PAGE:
// Callback when mouse is released - checks if a swap should occur and
// returns dragged object to its starting position if not.

function mouseup(e)
{
    if (isdrag) {  // If something is being dragged

        // Get the object over which the mouse button was just released
        var obj = moz ? e.target : event.srcElement;

        // Check if mouse was release over an object we can swap with
        if (obj != dragobj && isdraggable(obj) && allowswap(dragobj, obj)) {

            // A swap is allowed - swap color, tooltip and contents of the
            // dragged object with that it was released over
            var htm = obj.innerHTML;
            obj.innerHTML = dragobj.innerHTML;
            dragobj.innerHTML = htm;

            var col = obj.style.color;
            obj.style.color = dragobj.style.color;
            dragobj.style.color = col;

            var titl = obj.title;
            obj.title = dragobj.title;
            dragobj.title = titl;

            // Set the position of the object we were dragging (dragobj) where the
            // other object (obj) is located and move obj to the original location
            // of dragobj before it was dragged (origx, origy).
            dragobj.style.left = obj.style.left;
            dragobj.style.top = obj.style.top;
            obj.style.left = origx;
            obj.style.top = origy;
        }
        else {
            // No swap can occur so return dragged object to its starting position
            dragobj.style.left = origx;
            dragobj.style.top = origy;
        }

        // Restore cursor to pointer if it was changed in movemouse above
        if (lastobj) {
            lastobj.style.cursor = 'pointer';
        }
    }
    isdrag = false;  // Nothing is being dragged now
}

mouseup does the most legwork if the mouse is released while dragging an object. If released over a draggable object, we check with allowswap if a swap can take place. If it can, we swap the textual contents, color, and tooltips (title attribute) of the two objects. You may conceivably prefer to just swap ALL their attributes at this point, depending on your goals. Then we move the dragged object to the location of the object we released the mouse over, and move that object in turn to the original starting place of the dragged object. Thus the swap is complete. On the other hand, if a swap is forbidden, we merely return the dragged object to its starting location. Either way, we restore the mouse cursor in case it had been changed to a "wait" cursor in movemouse above, and we clear the isdrag flag to indicate we are no longer dragging an object.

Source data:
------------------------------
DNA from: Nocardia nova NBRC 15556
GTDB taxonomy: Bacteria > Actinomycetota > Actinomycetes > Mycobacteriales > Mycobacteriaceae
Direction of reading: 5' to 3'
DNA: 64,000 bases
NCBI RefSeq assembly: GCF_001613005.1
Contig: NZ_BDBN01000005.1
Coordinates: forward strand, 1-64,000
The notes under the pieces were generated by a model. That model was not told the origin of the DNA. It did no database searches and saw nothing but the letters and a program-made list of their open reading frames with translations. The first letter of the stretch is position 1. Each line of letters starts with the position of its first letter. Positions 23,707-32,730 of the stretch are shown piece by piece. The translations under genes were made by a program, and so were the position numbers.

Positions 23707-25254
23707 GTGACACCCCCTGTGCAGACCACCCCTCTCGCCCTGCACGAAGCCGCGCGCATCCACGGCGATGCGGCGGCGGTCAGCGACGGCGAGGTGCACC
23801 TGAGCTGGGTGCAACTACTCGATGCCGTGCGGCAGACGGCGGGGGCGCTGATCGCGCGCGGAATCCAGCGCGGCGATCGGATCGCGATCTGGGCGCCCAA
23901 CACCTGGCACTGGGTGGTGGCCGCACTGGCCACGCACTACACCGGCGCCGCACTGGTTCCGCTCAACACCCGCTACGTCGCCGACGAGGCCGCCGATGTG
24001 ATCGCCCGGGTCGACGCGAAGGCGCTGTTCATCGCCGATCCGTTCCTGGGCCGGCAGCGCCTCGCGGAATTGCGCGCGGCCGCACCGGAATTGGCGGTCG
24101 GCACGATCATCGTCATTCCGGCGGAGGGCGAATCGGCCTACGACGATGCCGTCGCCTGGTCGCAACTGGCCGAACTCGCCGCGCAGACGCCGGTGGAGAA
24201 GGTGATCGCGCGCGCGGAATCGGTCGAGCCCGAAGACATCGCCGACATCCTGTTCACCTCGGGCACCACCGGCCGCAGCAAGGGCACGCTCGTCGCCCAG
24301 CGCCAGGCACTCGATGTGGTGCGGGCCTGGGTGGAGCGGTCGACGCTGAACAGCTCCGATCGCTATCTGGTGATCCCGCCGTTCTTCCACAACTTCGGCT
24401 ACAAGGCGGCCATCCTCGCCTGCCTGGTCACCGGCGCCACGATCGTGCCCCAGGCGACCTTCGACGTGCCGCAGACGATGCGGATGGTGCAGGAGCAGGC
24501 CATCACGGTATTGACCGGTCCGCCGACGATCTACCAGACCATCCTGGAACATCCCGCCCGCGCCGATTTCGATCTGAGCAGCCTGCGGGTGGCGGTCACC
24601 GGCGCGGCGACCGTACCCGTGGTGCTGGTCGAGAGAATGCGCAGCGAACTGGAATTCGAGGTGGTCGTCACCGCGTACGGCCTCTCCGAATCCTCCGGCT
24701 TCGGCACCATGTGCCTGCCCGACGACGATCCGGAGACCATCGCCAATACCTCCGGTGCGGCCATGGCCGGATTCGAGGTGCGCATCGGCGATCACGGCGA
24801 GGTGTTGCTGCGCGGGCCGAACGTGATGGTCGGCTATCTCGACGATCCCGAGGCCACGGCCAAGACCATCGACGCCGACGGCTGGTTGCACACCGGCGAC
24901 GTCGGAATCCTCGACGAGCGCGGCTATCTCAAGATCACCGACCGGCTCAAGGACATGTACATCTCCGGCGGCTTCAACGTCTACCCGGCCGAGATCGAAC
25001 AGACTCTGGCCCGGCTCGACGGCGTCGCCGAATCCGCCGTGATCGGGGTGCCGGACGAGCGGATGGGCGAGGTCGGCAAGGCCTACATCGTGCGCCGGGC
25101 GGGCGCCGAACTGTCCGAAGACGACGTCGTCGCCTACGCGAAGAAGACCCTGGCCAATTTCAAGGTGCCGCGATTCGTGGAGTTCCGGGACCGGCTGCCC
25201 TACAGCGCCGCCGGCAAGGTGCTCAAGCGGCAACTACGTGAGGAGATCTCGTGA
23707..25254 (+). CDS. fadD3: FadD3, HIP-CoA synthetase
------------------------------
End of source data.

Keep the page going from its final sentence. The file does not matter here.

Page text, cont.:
Finally, to instantiate the objects is quite easy. Just remember that draggable objects have ids that start with dragdrop:

<table id="drag_drop" align="center" style="font-size:150%; color:green; background-color:#88ccff; white-space: nowrap;">
    <tr>
        <td>
            <span id="dragdropa" style="cursor: pointer; position: relative; color: #ff0000" title="John Doe">John</span>
        </td>
    </tr>
    <tr>
        <td>
            <span id="dragdropb" style="cursor: pointer; position: relative; color: #a0522d" title="Jane Smith">Jane</span>
        </td>
    </tr>
    <tr>
        <td>
            <span id="dragdropc" style="cursor: pointer; position: relative; color: #00aa00" title="Bill Schwartz">Bill</span>
        </td>
    </tr>
</table>

The objects were placed in a table, as well as given different colors, for convenience only, but the only important things here are the ids of the draggable items, which are also referenced in allowswap, and the fact that the draggable objects have position:relative in their style attribute. The formulas used to compute positions in the JavaScript assume relative positioning for these objects. Also note that the surrounding table has id drag_drop, which is referenced at the very beginning in the window.onload function.

Summary

Hopefully, the preceding examples have shown you some of the creative ways in which div tags can be used to section off and selectively display portions of a web page. The drag-and-drop example is just a very basic example of an extremely powerful concept in some of the most advanced web pages available today. With just a bit more work, it can be used, for example, to make a fully customizable home page, where you can drag around and swap various news feeds, images, and more to your heart's content. The only limits are your imagination!

Howard Feldman is a research scientist at the Chemical Computing Group in Montreal, Quebec.